How’s this for a challenge? “We want you to manage IT for the regional offices. Well, part of it. You won’t know who’s working on the other parts. No, there’s no software to knit everything together — we can’t justify the spend. No, we don’t know the overall spend. You’ll have enough budget to do about 20% of what people want. No, we haven’t got any data on what people want. But we do know that they’re unhappy with the quality.”

This is the sort of madness that localization managers live in. Localization is expensive, and the scope of work encompasses the product interface, website, apps, e-commerce, sales and marketing collateral, technical documentation, training, and all the stuff for legal, finance, HR, operations, and supply chain. Localization managers make sure that these are in the local language and/or have local elements such as data formats, legal/regulatory information, cultural factors, thought leaders, customer stories, imagery, and market data. And they have almost zero institutional support to do it in a rational, scalable manner.

I’ve led localization for over 25 years, and I’ve realized that the reason this insane, expensive, manual approach continues to plague us is that we lack the tools to prioritize localization properly. Localization is part of too many workflows, too many functions, too many cost centers. Against that, we have localization managers who are embedded within functions and have no time, authority, or ability to set up enterprise systems. Meanwhile, executives can’t make investment decisions without data, presenting a vicious circle.

The Three Keys: Countries, Customers, And Coverage

So Mavis Liew and I built the Forrester Localization Prioritization Tool. We agreed that it had to be based on three elements:

  • Country importance and ability to win. Localization is part and parcel of the customer experience, affecting how customers perceive ease of use, effectiveness, and emotional connection. We reasoned that localization will have a higher impact on win rate in countries that have less of a built-in product advantage, especially if audiences in that country strongly prefer localized touchpoints. Marketing and customer experience leaders should consider: Which countries will be most important to you, financially and strategically, over the next three years? How likely are you to achieve your target market share in those countries?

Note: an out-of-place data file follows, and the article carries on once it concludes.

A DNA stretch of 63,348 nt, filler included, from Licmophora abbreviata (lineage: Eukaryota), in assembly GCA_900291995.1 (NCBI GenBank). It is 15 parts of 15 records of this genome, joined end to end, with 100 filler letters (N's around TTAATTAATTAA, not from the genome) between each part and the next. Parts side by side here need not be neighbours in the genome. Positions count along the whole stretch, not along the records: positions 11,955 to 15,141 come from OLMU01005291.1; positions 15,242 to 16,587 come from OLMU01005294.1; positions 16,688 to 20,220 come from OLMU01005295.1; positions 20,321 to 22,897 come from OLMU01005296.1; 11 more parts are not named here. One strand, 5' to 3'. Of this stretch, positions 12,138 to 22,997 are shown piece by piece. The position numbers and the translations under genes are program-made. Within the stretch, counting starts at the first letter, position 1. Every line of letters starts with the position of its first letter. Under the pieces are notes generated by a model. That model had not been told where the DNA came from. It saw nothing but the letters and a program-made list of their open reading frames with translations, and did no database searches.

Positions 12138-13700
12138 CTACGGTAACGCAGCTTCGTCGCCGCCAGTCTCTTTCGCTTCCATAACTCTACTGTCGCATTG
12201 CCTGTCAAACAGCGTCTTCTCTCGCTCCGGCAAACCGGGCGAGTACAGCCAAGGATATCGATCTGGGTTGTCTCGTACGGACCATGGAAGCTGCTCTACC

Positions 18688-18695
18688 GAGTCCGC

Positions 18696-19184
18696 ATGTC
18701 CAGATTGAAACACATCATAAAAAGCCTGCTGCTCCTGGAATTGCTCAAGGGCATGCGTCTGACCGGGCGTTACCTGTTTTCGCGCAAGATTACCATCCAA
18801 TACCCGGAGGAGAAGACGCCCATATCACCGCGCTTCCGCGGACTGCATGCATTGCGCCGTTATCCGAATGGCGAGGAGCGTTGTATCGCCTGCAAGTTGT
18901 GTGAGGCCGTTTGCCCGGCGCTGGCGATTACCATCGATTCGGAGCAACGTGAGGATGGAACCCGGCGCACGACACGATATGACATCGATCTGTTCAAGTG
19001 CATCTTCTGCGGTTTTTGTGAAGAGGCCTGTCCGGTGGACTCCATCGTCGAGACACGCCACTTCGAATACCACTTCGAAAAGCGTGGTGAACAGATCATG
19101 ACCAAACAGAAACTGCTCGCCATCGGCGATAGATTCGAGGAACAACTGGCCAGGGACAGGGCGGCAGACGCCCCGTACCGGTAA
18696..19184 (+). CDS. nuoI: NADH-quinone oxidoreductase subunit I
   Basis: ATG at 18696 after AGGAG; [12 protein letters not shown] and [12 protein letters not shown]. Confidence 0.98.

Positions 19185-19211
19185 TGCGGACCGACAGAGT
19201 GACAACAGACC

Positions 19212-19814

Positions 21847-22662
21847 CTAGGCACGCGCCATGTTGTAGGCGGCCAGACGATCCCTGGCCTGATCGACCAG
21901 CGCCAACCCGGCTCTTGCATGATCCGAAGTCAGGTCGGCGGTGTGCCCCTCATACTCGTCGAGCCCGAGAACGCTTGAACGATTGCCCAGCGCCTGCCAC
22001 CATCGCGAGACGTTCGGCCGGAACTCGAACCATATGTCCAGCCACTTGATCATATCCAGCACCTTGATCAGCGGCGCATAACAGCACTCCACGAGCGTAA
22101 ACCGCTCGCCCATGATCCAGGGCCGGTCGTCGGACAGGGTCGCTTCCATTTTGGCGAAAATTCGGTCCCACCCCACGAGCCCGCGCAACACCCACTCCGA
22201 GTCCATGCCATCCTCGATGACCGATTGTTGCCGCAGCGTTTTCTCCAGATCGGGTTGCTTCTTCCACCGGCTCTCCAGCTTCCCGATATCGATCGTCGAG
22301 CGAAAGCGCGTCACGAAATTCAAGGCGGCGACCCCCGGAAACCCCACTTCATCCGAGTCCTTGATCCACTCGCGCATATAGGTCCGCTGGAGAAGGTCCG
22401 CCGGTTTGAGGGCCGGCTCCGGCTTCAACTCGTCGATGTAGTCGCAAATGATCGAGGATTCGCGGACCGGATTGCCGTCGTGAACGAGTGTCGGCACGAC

• Customer preference. Understanding local preferences is a strong indicator of a mature localization program. Some audiences will walk if you don’t use their language and local elements, or they’ll go with a “good enough” competitor who does. In other countries or with other roles, it may be a nice-to-have or a nonissue. Picture the range of touchpoints in each country for each customer role: interactions, content, apps, products. The magic question for localization prioritization is: Which ones do customers want to have in local languages or with local elements?
  • Coverage of key touchpoints. To customers, your company is the sum of all the touchpoints. If the localized experience is inconsistent and substandard, customers will conclude that either you don’t care about them or you’re disorganized. Neither one of those is a great look for you. So ask yourself: Which touchpoints are you localizing now? Are you looking at the whole customer lifecycle? Are you covering the ones your customers care about?

The Information You Need To Prioritize Localization

In the companies where I have worked, and with the clients I’ve advised at Forrester, this information is known — by multiple people, all over the world. The trick is assembling the information in a useful, maintainable format with clear, easy-to-share guidance.

We designed our tool to:

  • Show which countries are most important to win and where localization may have the greatest impact.
  • Track localization preferences over multiple roles or personas and across all touchpoints in the customer lifecycle.
  • Be easy to build out bit by bit, with insights that are useful at every stage. Localization preferences are a long-lasting attribute, so the tool becomes an increasingly powerful central resource.
  • Separate language from local elements such as culture and market data. They can apply independently — a piece could be in the local language with no local elements or have local elements but not be in the local language — and people care about them differently.
  • Map customer preferences to what’s currently localized. Show which parts of the customer lifecycle are well resourced and which are neglected.
  • Show what kinds of localization to prioritize, maintain, deprioritize, or do on an as-needed basis.
  • Provide a clear list of annual localization volumes to share with vendors. Show how well localization management and infrastructure stack up to the need in order to guide investment decisions.

Forrester clients can now leverage the Localization Prioritization Tool to cut through silos, streamline processes, and prioritize localization investments – and set up a guidance session with me for additional insights and support. With this tool, fewer people will have to panic when their boss starts a conversation with “We want you to take this on … ”